Legal Alert: Supreme Court Holds That Damages Stipulation Cannot Bind Class and Defeat Federal Jurisdiction

The Supreme Court unanimously held yesterday in Standard Fire Ins. Co. v. Knowles , 2013 WL 1104735, that a damages - limiting stipulation by the named plaintiff in a putative class action is not binding on absent class members before class certification and therefore cannot defeat removal of a class action under the Class Action Fairness Act of 2005 (CAFA).

Knowles is a proposed class action filed in an Arkansas state court claiming that Standard Fire Insurance Company unlawfully failed to include general contractor fees (for overhead and profit) when it settled homeowners’ insurance claims. In the complaint, and in an attached affidavit, the named plaintiff stipulated that he “will not at any time during this case . . . seek damages for the class . . . in excess of $5 million in the aggregate.” (Slip op. at 2.) The district court concluded that the stipulation was enforceable and binding on the class and defeated CAFA jurisdiction. The Eighth Circuit declined to hear an interlocutory appeal under the CAFA procedure.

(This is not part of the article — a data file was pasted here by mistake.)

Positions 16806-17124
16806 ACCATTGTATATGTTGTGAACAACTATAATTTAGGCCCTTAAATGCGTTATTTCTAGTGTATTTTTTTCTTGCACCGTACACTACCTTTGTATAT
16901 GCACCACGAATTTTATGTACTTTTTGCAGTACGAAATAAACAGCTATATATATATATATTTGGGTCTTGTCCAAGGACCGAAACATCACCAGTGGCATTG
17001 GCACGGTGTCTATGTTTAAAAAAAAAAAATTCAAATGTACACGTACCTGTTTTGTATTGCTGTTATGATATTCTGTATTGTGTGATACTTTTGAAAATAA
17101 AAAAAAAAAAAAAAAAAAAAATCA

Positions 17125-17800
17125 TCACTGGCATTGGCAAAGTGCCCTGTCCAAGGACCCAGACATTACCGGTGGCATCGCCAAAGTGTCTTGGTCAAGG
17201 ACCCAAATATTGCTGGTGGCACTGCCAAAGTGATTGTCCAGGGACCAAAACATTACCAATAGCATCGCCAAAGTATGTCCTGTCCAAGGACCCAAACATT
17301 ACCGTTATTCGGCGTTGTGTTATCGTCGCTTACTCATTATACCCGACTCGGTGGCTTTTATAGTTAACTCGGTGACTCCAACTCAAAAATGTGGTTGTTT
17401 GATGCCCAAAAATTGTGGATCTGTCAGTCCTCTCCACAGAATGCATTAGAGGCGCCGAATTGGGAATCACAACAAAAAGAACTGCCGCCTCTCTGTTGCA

Please see full alert below for more information.

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Topics:  Amount in Controversy, CAFA, Class Action, Damages, Jurisdiction, SCOTUS

Published In: Civil Procedure Updates

DISCLAIMER: Because of the generality of this update, the information provided herein may not be applicable in all situations and should not be acted upon without specific legal advice based on particular situations.

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